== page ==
How many people can say they have held down the same job for nearly seven decades?
Roly Lennox has been delivering fresh produce to homes on Queensland’s Sunshine Coast for 70 years, all without a single address, mobile phone, alarm clock or sick day.
Now, with millions of kilometres clocked up on ever-changing roads, Roly has ended a remarkable run, completing his last deliveries aged a very youthful 86.
It is hard to comprehend how it will affect his loyal customers. Up to three generations of the same families have depended on his reliability and friendship.
“In all the times I’ve been going I’ve never lost one day through sickness,” Roly says.
He learnt his trade and work ethic as one of four children on the family’s dairy and market farm, helping his parents and grandparents grow and deliver produce by horse and cart.
Every second Monday since the 1940s, Roly has left his Ringtail Creek home at 3am, waking up without an alarm clock, to drive two-and-a-half hours to the Brisbane market through an ever-changing landscape.
“All out this side of Brisbane, they used to grow early pumpkins on red soil and there was pumpkin patches everywhere around and now there’s nothing but houses,” he marvels.
When he started, Brisbane’s markets were based in Roma Street. Forklifts and pallets did not exist and produce was moved one box at a time.
Fast-forward to 2018, and Roly is visiting a vastly different operation in Rocklea. Brisbane Markets Limited covers 77 hectares, processes 600,000 tonnes of produce from 7000 growers and turns over $1.3 billion a year.
But among the 4000 people doing business there every day, Roly is a rarity, not just for his age, but his independent home delivery service.
“When I started here 30 years odd ago, there would have been 30 or 40 backing on the back docks, and buying doing home calls. There’s virtually none now. He’s a rare breed,” salesman Ross Caltabiano says.
Roly never needed to advertise. Business grew by word-of-mouth and even as he winds down business, he is delivering to 70 customers over three days every fortnight.
“It’s been a blessing to me really because as a working woman I found it very convenient to have somebody call with fruit and vegetables every fortnight, especially when my family was growing up,” Helen Berry says.
The mother of five, who ran a mechanical workshop with her late husband, has relied on Roly since 1951. Her children and grandchildren have also been customers.
Landline joined Roly as he made one of his last runs to his beloved customers.
“It’s going to be a sad day for me when he gives up. Very sad,” Mrs Berry said.
“Roly’s like family,” George Martin said as he and his sister Elva Tomlinson walk outside to choose tasty fruit and vegetables from the grocery shop on wheels.
“He’s been coming to our family before I was born. I’m 70 years of age and it’s a shame that Roly’s finishing up but I understand that as you get older you can’t do things like you would like to do.”
Roly never owned a calculator, or a mobile phone.
“Well when you haven’t had one you never miss it,” he laughs.
“Same with the computers, I’ve got nothing to do with computers or anything of that modern stuff.”
A bung right knee has made deliveries tough of late and although Roly could power a planet with sheer determination, lugging heavy boxes up steps, climbing over gates and pushing through, the pain was losing its allure.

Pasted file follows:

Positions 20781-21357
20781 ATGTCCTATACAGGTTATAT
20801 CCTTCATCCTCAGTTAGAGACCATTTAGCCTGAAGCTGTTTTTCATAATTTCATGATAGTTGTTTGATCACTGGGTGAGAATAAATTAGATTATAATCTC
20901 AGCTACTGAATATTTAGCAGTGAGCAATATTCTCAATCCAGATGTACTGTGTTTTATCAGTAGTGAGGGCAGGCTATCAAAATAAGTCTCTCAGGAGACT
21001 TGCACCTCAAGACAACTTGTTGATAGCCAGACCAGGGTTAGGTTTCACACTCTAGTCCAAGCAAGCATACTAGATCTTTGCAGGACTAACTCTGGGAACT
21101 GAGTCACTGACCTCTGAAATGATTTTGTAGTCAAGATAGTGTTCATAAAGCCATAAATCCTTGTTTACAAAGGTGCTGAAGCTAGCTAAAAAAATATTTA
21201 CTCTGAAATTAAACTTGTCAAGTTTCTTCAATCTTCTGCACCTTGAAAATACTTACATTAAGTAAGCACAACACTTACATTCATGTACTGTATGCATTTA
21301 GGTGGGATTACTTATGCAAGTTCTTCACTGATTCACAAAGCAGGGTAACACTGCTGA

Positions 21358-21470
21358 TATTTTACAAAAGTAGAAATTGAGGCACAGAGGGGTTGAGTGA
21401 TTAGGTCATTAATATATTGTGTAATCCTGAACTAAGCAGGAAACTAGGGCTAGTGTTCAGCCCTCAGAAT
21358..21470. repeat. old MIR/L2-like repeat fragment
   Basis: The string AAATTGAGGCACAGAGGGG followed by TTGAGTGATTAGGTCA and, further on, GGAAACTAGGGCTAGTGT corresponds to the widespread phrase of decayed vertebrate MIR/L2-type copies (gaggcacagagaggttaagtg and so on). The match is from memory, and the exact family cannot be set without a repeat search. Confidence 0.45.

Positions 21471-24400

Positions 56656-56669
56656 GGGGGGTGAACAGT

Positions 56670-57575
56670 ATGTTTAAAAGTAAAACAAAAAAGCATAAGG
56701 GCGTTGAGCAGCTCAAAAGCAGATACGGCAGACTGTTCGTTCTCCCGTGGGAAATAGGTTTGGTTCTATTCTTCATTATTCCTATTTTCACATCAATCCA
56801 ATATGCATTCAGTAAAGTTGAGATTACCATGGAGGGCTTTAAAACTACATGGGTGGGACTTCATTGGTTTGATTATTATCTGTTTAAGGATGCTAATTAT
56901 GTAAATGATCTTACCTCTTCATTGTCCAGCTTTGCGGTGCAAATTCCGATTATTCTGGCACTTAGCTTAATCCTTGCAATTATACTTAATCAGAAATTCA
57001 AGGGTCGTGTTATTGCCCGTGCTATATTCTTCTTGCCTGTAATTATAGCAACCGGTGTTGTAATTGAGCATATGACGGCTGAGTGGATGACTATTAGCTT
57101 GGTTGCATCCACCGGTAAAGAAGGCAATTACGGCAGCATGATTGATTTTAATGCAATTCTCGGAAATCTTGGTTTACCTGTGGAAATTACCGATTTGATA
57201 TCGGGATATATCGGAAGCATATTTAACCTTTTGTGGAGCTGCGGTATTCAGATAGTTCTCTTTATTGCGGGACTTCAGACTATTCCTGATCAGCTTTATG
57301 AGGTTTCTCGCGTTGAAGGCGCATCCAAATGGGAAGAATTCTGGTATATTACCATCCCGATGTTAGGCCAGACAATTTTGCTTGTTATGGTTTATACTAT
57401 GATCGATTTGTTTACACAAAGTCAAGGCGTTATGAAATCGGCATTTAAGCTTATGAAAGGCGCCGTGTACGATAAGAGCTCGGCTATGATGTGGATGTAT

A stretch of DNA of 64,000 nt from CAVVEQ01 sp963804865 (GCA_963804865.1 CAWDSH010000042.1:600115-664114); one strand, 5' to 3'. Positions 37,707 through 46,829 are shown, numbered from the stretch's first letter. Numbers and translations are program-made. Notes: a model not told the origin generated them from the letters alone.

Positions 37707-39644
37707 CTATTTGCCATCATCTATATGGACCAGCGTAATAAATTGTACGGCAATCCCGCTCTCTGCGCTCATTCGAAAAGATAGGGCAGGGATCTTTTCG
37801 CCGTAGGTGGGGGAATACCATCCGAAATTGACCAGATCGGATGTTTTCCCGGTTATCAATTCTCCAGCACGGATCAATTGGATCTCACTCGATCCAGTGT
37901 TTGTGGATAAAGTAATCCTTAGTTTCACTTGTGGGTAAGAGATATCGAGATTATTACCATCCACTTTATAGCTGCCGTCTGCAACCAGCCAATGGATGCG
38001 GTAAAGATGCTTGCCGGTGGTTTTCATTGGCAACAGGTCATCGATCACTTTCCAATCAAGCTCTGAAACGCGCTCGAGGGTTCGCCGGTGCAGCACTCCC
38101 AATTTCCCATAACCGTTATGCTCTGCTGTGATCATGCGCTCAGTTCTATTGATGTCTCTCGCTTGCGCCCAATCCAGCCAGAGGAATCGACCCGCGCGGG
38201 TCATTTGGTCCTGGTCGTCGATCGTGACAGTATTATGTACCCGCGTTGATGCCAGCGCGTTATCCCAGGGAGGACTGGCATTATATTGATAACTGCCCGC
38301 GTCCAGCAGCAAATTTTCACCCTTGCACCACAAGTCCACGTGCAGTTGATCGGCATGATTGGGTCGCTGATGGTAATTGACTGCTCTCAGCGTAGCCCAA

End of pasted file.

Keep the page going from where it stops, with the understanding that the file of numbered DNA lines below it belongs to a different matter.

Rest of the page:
But do not make the mistake of calling this retirement.
“No way, I’m just stopping me fruit and veges. We’ve got cattle and we’ve got bees.”
The “we” in Roly’s life is his 88-year-old brother Des, who lives in the original farmhouse on their property, without a working phone or power. He drives down the hill every day to make meals with the vegetables Roly bought at the markets, and the fresh food they grow at home.
Together they run cattle on the family farm they bought from their parents in the northern Sunshine Coast hinterland.
They own more than 200 hectares and have been keeping bees since the 1970s, harvesting, processing and selling honey from 30 hives, without protection from suit or veil.
Asked what it was about the Lennox brothers that keeps them so active well into their eighties, Des said he did not know.
“Just work I suppose. Work. Probably good breeding,” he laughs.
The Lennox brothers share a deep faith in God. Des gave land for a youth camp to Teen Missions International Australia and that was where Roly met the love of his life, American Linda Lee Asher.
They married when he was 58 and shared ten wonderful years before she died of a brain tumour.
Now, it is just two bachelor brothers and their ever-hopeful dogs.
“Obviously to a lot of people these days, it’s maybe seen as a hard lifestyle or a difficult lifestyle but it’s just what they see as normal,” nephew Ian Lennox says.
“Being self-sufficient, growing things. Just being in touch with the land.
“I’ve always been impressed by their can-do attitude. Nothing phases them.”
A gift of a card and cup from one of Roly’s customers reflects the regard he is held in.
“You have been a huge asset to the community with your service and friendship,” it reads. “You are a wonderful man who deserves a well-earned cuppa.”
And there is no doubt Roly will drop back in for a visit and a cup of strong tea. He has strong views against too much time spent indoors, and farmers retiring.
“They get sick and tired of fishing, they come home, sit on the lounge chair watching the idiot box and they only last a few months and they’re dead and six foot under,” he said.
“I’m going to keep going so I don’t do that, for a long time yet.”